Merrick Garland
Attorney General Merrick Garland (AP Photo/Carolyn Kaster, Pool)
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The controversy over Missouri’s Second Amendment Preservation Act (SAPA) has now gone national, with the Department of Justice suing the state in federal court to block enforcement of the law. A separate challenge brought by the City of St. Louis and two counties was recently argued before the Missouri Supreme Court.

At issue in both cases is whether the Missouri SAPA conflicts with or attempts to nullify federal law, as both the state and federal lawsuits claim, or whether it’s a valid exercise of Missouri’s state legislative powers to deny any federal attempt to commandeer state-manpower, as Missouri argues.

SAPA was signed into law last June as an effort to counter the tide of gun control proposals coming from the then-new Biden Administration. A press release form Missouri’s Governor Mike Parson stated . . .

HB 85 prohibits state and local cooperation with federal officials that attempt to enforce any laws, rules, orders, or actions that violate the Second Amendment rights of Missourians. These protections against federal overreach are triggered if federal officials attempt to violate the state or federal constitution.

Additionally, the bill is an acknowledgment that the right to keep and bear arms is fundamental and inalienable, and that the nation’s federalist constitutional structure limits the federal government’s authority over states.

Under HB 85, any person or entity who knowingly deprives Missouri citizens of their right to bear arms – as protected by state and federal constitutions – will be liable for redress and monetary damages of $50,000 per occurrence. Local law enforcement’s ability to assist federal officials in other instances remains unchanged under this legislation.

“HB 85 puts those in Washington D.C. on notice that here in Missouri we support responsible, law-abiding gun owners, and that we oppose government overreach and any unlawful efforts to limit our access to firearms,” Governor Parson said.

Missouri maintains that the relevant portions of the SAPA do not violate federal law. Rather, Missouri says the Act uses the state’s power to set boundaries on the activity of its own officials.

The outcome of these cases, and the fate of the SAPA, could depend on a crucial distinction: the difference between nullification and anti-commandeering.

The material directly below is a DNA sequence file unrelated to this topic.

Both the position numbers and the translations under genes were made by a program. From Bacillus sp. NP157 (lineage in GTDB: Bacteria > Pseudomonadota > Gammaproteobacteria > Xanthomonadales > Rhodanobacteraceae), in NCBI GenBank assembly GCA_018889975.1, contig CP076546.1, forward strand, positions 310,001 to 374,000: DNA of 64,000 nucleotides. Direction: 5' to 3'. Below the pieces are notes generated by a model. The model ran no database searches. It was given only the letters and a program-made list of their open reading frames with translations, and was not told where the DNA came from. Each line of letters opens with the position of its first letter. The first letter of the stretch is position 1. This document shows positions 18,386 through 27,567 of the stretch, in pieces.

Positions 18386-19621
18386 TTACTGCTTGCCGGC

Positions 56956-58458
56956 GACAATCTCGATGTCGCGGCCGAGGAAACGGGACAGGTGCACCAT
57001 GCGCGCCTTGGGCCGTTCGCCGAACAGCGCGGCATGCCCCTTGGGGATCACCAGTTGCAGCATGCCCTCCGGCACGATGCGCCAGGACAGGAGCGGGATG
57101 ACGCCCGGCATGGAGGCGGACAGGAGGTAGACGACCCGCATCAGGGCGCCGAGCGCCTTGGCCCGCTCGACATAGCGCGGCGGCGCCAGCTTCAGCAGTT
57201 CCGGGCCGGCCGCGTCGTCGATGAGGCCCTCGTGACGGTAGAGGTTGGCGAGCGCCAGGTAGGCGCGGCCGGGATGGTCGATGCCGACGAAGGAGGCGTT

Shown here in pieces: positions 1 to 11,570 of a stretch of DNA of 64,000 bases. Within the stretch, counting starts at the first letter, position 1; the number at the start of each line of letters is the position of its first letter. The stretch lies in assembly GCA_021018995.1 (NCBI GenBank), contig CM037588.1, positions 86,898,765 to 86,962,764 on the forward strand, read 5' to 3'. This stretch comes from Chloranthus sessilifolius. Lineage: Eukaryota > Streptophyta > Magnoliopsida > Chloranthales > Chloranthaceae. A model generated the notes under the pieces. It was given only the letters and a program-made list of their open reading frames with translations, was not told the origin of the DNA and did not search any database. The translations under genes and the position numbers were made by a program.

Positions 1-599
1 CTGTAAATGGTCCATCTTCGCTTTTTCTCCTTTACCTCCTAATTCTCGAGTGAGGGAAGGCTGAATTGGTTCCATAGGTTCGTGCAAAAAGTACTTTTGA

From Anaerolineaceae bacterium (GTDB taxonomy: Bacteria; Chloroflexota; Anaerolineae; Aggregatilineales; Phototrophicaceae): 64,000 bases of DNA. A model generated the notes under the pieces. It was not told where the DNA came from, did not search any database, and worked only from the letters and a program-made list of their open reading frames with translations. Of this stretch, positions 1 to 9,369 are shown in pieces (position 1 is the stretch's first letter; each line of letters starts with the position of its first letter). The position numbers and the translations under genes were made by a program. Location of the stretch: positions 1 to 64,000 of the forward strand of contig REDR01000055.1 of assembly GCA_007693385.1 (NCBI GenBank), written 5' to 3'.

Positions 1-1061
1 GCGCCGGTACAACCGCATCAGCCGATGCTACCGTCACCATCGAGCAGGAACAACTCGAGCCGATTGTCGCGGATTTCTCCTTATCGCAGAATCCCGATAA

Missouri Gov. Mike Parson (Julie Smith/The Jefferson City News-Tribune via AP, File)

Nullification is when a state declares certain federal laws to be void and prevents their enforcement by federal officials within the state. In contrast, anti-commandeering is when a state refuses to be drafted into a federal law enforcement role, but doesn’t prevent federal officials from carrying out that role themselves.

Courts treat nullification and anti-commandeering extremely differently. Anti-commandeering has been upheld as a necessary feature of the Constitution, while nullification has been consistently rejected by courts across the nation—including the U.S. Supreme Court.

If the courts hold that some portions of the Missouri SAPA nullify federal law, those parts of the SAPA likely won’t survive. But if judges determine that some parts of the SAPA are only anti-commandeering provisions, they’re likely to be upheld based on Supreme Court precedent.


Some provisions of Missouri’s SAPA seem to fall more in the category of nullification rather than anti-commandeering. It seems likely that a federal court will take issues with these portions.

Section 1.420 of the SAPA lists various “federal acts, laws, executive orders, administrative orders, rules, and regulations” which “shall be considered infringements on the people’s right to keep and bear arms” within Missouri. The Act then states that such laws “shall be invalid to this state, shall not be recognized by this state,” and “shall be specifically rejected by this state.”

While the mere pronouncement might not be enough to qualify as nullification, Section 1.440 of the SAPA goes on to say that Missouri courts and law enforcement have a duty to protect the people’s gun rights “from the infringements defined under section 1.420.” That is, from certain “federal acts, laws, executive orders, administrative orders, rules, and regulations.”